Irish Prime Minister Bertie Ahern, at the White House to celebrate St. Patrick's Day, said Friday that he hopes the U.S. Congress will embrace President Bush's immigration proposal that would affect illegal Irish immigrants in the United States.
"The resolution of this issue would mean enormous amounts to so many Irish men and women," Ahern said of the 50,000 to 70,000 illegal Irish immigrants in the United States. "I fervently hope that they will, in the not too distant future, be able to step away from the shadows and into the sunshine of this great country."
In a traditional trek to the White House on St. Patrick's Day, Ahern gave Bush a bowl of shamrocks, a symbol of warm relations with the U.S.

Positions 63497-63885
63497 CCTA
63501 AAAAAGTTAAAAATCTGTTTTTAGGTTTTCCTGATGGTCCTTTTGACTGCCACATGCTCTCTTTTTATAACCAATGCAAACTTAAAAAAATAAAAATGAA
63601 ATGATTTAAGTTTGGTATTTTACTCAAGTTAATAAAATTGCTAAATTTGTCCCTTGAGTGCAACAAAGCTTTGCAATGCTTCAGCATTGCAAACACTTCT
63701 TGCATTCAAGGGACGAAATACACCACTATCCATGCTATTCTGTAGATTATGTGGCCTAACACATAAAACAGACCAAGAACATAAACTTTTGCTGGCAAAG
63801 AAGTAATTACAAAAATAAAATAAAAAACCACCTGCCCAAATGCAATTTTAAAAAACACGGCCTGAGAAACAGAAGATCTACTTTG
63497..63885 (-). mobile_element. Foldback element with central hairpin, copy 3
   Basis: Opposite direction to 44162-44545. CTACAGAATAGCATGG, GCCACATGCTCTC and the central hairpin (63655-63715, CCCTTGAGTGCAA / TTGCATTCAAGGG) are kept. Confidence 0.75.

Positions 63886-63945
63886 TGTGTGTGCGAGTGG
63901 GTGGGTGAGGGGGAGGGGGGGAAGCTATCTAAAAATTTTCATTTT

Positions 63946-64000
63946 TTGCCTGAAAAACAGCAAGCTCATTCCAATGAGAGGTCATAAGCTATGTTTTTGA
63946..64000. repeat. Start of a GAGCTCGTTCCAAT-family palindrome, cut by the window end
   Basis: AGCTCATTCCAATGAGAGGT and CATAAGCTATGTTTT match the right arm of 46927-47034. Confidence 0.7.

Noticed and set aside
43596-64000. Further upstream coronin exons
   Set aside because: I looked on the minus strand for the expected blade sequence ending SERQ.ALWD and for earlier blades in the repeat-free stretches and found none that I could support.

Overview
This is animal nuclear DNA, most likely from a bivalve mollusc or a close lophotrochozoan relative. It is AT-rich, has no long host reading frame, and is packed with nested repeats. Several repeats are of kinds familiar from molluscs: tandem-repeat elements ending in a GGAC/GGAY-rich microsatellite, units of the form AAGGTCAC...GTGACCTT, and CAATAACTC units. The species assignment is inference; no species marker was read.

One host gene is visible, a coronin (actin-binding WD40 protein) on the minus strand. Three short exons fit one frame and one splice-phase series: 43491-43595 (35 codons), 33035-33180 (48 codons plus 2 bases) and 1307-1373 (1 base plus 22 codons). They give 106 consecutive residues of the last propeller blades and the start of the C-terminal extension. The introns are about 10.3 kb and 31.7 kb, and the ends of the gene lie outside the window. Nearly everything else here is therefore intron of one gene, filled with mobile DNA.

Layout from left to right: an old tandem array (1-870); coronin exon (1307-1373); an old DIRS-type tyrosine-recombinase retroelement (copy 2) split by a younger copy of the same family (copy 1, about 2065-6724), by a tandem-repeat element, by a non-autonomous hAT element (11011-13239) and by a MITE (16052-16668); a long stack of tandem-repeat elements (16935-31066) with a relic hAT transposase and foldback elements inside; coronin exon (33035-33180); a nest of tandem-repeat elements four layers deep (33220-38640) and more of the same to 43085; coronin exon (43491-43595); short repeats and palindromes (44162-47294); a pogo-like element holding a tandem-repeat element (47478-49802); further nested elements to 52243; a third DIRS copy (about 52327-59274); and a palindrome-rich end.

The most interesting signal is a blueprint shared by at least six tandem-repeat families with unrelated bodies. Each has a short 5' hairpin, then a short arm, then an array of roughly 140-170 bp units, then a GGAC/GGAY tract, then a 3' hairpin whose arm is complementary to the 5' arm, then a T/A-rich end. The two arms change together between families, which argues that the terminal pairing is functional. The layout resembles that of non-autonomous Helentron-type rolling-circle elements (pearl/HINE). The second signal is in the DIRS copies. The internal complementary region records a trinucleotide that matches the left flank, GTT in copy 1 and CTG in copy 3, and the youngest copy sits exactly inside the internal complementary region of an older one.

Ahern said he hoped, at their meeting later in the afternoon, he could talk with Bush about several challenges facing the international community, including poverty, Middle East peace, global warming and air transport and trade liberalization.
Bush also nudged Congress to pass his guest worker program for immigrants.
"Irish Americans remind us of our heritage as a nation of immigrants and our duty to remain a welcoming society," Bush said.
Bush, who wore a green tie for the occasion, noted contributions of more than 34 million Americans who claim Irish ancestry. Nine signers of the Declaration of Independence were Irish, and they also are noted for contributions to literature, industry and schools.
"St. Patrick's Day is an occasion that unites two distinct groups of Americans," he said. "Those who are of Irish decent, and those who wish they were."